Outpatient treatment is called for if the young woman can be maintained at home. With anorexia, a team of treatment specialists is needed to help the young person with this illness. The team comprises the following:

A. Psychiatrists for antidepressant and anti-anxiety medications.

B. Psychotherapist for individual and group sessions. The therapist can come from psychology, social work, or psychiatry as they are trained in eating disorders. Family sessions with the patient are an important and integral part of the treatment.

C. Nutritionist who is trained in the treatment of anorexia and bulimia. The nutritionist monitors daily food intake by requiring the patient to complete a comprehensive log of everything eaten daily besides moods and feelings concerning the food intake. Also, education is provided about food categories, calories, value, and instructions about what and how much to eat at each meal.

D. Medical Doctor to do weekly weigh-ins and health checks.

E. It is important for the patient to understand that failure to maintain at least a minimum weight can cause hospitalization.

There is constant consultation among all treatment team members so that everyone is fully aware of the patient’s status and what changes in strategy are called for. These regular consultations also help prevent the patient from causing friction among team members by playing one off against the other.

One of the interesting but disturbing things about the family of anorectic girls is how unaware they are of how little the patient is eating and how much weight is lost. Someone outside the family often must make the parents aware of what is happening. Whether there is a genetic factor in this eating disorder, much of it is tied to family dynamics, so family therapy is a necessary adjunct to inpatient and outpatient treatment.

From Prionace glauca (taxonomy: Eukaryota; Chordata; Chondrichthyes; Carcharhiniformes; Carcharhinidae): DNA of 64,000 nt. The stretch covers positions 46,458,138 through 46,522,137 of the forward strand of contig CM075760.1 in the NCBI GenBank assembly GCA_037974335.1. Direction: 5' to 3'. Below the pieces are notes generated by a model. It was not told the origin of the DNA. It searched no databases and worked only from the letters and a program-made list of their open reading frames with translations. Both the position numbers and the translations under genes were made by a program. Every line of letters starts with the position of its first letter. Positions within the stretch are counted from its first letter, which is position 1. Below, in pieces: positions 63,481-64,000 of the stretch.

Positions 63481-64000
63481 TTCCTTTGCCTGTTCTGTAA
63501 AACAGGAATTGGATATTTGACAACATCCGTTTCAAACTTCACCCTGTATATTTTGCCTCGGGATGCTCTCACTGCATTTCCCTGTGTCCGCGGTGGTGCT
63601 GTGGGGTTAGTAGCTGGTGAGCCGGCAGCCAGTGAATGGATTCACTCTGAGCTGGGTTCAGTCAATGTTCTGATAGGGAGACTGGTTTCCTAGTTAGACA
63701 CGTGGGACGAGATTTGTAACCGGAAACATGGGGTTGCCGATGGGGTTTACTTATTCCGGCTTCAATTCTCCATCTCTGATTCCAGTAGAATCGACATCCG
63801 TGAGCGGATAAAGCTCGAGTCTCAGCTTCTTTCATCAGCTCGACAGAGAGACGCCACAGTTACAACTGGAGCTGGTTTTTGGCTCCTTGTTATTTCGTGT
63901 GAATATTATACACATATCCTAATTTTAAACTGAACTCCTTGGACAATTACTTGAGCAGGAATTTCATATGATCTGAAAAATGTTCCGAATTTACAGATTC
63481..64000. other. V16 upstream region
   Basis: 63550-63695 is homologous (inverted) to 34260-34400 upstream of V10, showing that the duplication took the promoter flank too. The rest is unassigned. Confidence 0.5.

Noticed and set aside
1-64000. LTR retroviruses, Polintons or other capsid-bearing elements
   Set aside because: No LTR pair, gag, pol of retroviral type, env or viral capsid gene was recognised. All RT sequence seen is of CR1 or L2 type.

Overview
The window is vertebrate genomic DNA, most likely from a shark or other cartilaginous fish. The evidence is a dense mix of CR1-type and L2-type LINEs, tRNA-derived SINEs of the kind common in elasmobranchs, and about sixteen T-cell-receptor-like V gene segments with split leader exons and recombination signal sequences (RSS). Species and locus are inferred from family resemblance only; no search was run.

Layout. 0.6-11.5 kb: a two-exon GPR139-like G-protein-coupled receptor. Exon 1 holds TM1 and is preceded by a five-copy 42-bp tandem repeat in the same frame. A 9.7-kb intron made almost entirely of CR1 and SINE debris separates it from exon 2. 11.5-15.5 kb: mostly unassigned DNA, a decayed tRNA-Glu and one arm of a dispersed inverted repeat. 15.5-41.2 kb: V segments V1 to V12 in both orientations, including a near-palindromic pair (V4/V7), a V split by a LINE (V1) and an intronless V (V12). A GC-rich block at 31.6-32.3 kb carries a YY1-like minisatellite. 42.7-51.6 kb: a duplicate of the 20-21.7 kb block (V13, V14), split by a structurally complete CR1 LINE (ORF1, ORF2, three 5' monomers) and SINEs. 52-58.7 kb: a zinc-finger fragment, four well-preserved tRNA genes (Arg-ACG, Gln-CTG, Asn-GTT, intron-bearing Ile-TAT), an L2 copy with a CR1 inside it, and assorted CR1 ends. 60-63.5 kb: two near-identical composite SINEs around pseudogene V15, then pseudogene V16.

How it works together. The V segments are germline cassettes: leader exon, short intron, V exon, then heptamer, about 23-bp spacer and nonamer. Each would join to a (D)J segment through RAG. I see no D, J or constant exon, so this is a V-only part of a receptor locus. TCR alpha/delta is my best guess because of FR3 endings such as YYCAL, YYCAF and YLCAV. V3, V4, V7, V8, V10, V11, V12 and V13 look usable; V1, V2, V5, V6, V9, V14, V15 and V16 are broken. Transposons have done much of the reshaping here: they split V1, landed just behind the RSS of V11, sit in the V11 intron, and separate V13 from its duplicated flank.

For many parents faced with a child who is showing symptoms of anorexia, the temptation is to scold, punish, and argue. These are the worst possible strategies because they will be met with either direct or passive resistance. Once denial by the parents is broken through, they realize they have an anorectic child. 

Punishment and force do not work because they result in more resistance and a greater resolve to lose weight. These very intelligent young women can directly argue with anyone under the table, using reason and their illogical form to defeat anyone attempting to convince them they are thin or do not eat. The result is that parents end up feeling even more frustrated and helpless.

What Can Parents Do Once They Are Aware?

Rather than using confrontation and conflict to force eating, parents need to go with their daughter to the family physician, have her weighed and take referrals from the MD to the nearest eating disorder facility. The best policy is avoiding arguments and allowing professionals to deal with the issue.

Engaging in all-out warfare fails. However, this does not mean parents should say nothing and pretend all is well. One psychologist recommends to his parents that anorectic kids use “hit and run” tactics. Brief reference be made either to not eating or to look too thin and then retreat and say nothing more. These short sorties are the best policy.